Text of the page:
Purpose: We assessed efficacy and safety of adjunctive lamotrigine (LTG) therapy in patients with the Lennox-Gastaut syndrome (LGS).
Methods: The study was a single-center, retrospective chart review of open-label adjunctive LTG therapy in patients with LGS. Initial LTG dose and titration was dependent on concomitant antiepileptic drugs (AEDs). Efficacy was based on the change in seizure frequency between the initiation of LTG therapy and December 1, 1995 (or LTG discontinuation). Seizure diaries were used to count patient seizures. A secondary evaluation of efficacy was a parental or guardian assessment of the patient's global status. The evaluation of safety involved chart review for treatment-emergent adverse events (AE).
Results: Data from 16 LGS patients were analyzed. Fifty-three percent (8 of 15) had a > 50% reduction in seizure frequency with LTG adjunctive therapy. Tonic, atonic, generalized tonic-clonic (GTCS), and atypical absence seizure frequency but not myoclonic seizure frequency decreased significantly during LTG therapy. Fifty-three percent of the patient's parents (8 of 15) reported that their child's quality of life (QOL) was much or very much improved during the study. The major treatment-emergent AE were infection (50%, 8 of 16) and sleep disturbance (19%, 3 of 16). A rash was noted in 13% (2 of 16) of the patients and resulted in LTG discontinuation in 1. No clinically significant changes were noted in neurologic examination or laboratory tests during the study.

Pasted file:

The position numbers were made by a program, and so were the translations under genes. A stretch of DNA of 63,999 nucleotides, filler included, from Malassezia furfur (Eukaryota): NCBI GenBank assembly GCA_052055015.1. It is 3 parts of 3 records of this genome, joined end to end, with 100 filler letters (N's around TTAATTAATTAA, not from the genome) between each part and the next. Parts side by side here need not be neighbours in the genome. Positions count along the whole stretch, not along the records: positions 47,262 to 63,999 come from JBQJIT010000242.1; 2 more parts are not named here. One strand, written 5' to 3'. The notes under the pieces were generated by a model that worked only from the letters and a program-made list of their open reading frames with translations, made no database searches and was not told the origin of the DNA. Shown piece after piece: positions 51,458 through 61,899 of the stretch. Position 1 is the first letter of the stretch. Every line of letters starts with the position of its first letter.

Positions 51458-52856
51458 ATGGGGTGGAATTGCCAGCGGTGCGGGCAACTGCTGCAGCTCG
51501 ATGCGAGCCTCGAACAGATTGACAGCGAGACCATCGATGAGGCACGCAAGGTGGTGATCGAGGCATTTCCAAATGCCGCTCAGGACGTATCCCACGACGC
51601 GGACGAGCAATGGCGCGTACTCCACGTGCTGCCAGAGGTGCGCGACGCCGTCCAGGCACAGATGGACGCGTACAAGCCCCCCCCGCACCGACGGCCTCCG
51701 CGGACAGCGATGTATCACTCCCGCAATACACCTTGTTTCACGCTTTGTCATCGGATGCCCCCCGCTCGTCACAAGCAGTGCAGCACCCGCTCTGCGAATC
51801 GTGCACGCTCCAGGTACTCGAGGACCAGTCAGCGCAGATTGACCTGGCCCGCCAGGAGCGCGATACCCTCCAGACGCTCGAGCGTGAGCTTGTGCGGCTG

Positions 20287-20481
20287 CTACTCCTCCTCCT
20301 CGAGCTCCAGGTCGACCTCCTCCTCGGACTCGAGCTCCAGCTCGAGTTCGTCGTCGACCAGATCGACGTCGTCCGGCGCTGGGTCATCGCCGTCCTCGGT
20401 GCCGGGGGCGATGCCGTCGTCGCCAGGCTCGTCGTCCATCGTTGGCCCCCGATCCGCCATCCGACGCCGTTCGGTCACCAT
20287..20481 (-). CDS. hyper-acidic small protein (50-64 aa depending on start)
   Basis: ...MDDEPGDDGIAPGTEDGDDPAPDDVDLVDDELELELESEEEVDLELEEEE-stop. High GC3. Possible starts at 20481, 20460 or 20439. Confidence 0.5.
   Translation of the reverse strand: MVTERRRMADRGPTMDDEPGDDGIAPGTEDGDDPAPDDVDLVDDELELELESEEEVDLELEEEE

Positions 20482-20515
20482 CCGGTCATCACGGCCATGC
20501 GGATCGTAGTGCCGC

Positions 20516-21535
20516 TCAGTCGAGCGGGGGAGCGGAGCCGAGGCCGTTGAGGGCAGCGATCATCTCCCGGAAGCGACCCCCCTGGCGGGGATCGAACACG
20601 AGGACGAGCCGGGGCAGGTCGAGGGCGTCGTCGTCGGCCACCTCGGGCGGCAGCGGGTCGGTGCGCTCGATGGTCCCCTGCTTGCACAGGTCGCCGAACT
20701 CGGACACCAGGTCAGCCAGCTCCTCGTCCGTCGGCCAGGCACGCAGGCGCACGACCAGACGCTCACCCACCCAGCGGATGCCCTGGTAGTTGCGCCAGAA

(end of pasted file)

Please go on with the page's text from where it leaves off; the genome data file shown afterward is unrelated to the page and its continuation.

Conclusions: Our results indicate that LTG adjunctive therapy is effective and well tolerated in patients with LGS.